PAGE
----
…the dark cipher who rises with our aspirations and sinks with our capitulations
Batman is more than capable of meeting demand across social, economic, political and cultural divides.
“gnaw at the very roots of Batman’s being, fuck up the private lives of his friends and relatives, make him doubt his raison d’etre, set his postal district on fire and blow up his cave.”
Happy Halloween! Looking for a nicely timed freakout?
Those in search of an imaginative writer who makes you feel bad you didn’t find him earlier should take a head-trip through my recent Cornell coverage.
DC Comics said hell no, in a manner of speaking.
Holy multinational vertigo, Batman! With the announcement of Tudors thespian Henry Cavill as cinema’s newest Superman, the British invasion of American superhero turf has reached a Kryptonite pitch.
One of animation’s most influential artists, Ralph Bakshi made his mark on pop culture by refusing to sacrifice his singular vision to popular tastes and trends.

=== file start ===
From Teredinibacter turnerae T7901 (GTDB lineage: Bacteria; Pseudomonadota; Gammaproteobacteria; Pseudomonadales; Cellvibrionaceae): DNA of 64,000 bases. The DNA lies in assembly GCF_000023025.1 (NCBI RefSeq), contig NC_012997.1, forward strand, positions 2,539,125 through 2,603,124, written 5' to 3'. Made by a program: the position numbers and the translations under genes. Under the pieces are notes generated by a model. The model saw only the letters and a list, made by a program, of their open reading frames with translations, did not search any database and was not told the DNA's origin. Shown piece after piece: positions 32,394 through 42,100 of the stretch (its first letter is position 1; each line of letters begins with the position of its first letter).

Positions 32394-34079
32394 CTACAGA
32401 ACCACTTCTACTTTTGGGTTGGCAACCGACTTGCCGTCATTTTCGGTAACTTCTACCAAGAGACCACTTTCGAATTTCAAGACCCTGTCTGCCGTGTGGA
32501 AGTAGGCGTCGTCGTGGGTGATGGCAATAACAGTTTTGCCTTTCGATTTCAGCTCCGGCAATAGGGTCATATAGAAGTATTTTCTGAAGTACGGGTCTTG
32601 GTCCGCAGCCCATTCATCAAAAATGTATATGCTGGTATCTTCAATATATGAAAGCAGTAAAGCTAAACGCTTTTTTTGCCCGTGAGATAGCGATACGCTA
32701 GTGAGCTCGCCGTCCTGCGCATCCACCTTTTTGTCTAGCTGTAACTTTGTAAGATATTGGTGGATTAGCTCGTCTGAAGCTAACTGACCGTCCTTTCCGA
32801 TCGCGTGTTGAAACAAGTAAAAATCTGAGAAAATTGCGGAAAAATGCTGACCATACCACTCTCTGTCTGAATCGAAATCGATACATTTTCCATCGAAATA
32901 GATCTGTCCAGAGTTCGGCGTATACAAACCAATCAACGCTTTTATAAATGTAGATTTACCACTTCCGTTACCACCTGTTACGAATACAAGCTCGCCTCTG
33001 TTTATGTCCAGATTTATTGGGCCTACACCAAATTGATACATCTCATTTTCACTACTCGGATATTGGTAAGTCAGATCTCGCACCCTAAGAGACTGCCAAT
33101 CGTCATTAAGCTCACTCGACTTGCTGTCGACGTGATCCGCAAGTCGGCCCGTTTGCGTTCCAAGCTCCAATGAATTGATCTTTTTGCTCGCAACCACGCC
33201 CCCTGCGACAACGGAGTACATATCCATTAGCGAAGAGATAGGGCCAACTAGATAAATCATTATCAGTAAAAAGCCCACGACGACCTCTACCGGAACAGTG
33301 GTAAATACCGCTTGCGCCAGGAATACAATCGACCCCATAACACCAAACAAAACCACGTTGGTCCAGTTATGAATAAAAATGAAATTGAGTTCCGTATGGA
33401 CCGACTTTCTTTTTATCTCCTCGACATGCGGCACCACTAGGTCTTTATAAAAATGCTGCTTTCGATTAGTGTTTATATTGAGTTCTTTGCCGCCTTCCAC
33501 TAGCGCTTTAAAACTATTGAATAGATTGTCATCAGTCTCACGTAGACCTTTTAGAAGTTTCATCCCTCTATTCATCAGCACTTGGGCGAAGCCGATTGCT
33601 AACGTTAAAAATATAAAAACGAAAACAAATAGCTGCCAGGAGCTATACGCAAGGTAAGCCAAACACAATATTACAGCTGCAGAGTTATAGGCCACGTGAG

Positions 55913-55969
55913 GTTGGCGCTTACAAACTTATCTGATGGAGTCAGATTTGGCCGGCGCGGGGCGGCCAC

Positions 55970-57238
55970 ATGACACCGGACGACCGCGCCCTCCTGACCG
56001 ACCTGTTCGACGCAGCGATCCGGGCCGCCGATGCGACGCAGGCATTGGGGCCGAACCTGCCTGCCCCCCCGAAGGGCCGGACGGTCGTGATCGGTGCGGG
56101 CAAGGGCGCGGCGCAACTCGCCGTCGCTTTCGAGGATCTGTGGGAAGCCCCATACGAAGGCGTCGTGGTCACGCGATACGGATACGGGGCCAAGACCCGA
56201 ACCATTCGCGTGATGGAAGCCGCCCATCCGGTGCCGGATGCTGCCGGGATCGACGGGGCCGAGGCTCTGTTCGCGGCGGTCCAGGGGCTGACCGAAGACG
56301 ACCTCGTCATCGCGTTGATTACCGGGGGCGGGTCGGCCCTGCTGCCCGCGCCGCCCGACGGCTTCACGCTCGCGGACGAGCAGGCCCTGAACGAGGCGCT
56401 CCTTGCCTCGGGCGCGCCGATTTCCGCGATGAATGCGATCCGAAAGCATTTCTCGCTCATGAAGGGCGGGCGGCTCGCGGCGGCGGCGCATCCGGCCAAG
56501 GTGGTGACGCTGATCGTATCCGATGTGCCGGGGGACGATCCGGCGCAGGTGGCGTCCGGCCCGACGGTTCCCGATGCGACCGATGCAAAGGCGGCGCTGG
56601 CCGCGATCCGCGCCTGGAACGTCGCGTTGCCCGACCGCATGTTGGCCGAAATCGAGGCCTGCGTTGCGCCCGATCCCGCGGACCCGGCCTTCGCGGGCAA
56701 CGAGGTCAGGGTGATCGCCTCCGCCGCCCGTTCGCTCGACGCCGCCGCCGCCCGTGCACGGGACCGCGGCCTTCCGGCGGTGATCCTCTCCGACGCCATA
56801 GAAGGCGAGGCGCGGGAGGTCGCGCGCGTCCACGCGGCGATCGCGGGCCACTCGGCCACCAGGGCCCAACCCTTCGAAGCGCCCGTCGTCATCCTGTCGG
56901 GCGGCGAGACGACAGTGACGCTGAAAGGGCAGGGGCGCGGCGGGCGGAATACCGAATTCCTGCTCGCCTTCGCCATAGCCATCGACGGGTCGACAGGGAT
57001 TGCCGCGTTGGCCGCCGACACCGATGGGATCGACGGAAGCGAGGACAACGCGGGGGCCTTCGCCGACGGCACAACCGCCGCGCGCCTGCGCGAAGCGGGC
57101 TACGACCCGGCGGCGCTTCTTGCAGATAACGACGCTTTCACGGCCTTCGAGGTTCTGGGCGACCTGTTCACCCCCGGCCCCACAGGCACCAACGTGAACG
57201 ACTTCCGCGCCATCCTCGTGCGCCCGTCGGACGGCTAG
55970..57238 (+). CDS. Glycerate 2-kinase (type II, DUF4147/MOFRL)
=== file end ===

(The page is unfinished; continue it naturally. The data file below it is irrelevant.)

Stephen Colbert’s nightly merge of news, hilarity, social commentary, wit and shameless plugs for everything from his painting in the Smithsonian to his marketable man-seed have fully turned the pop-culture’s self-obsessed mirror upon itself.
Superman/Batman: Public Enemies packs more heroes, action and political satire into a couple hours of entertainment than either icon’s animated series did in the course of several seasons.
“I wanted it to have that love in there. I wanted to write the last Batman with honor and love.”
From mind-warping revisions of comic book heroes in All-Star Superman, Batman R.I.P. and Final Crisis, to pop-cultural and philosophical exegeses like The Invisibles, The Filth and We3, brainiac graphic novelist Grant Morrison is a master of the Gordian-knot narrative.
From Nelson Riddle and Prince to Danny Elfman and Siouxsie and the Banshees.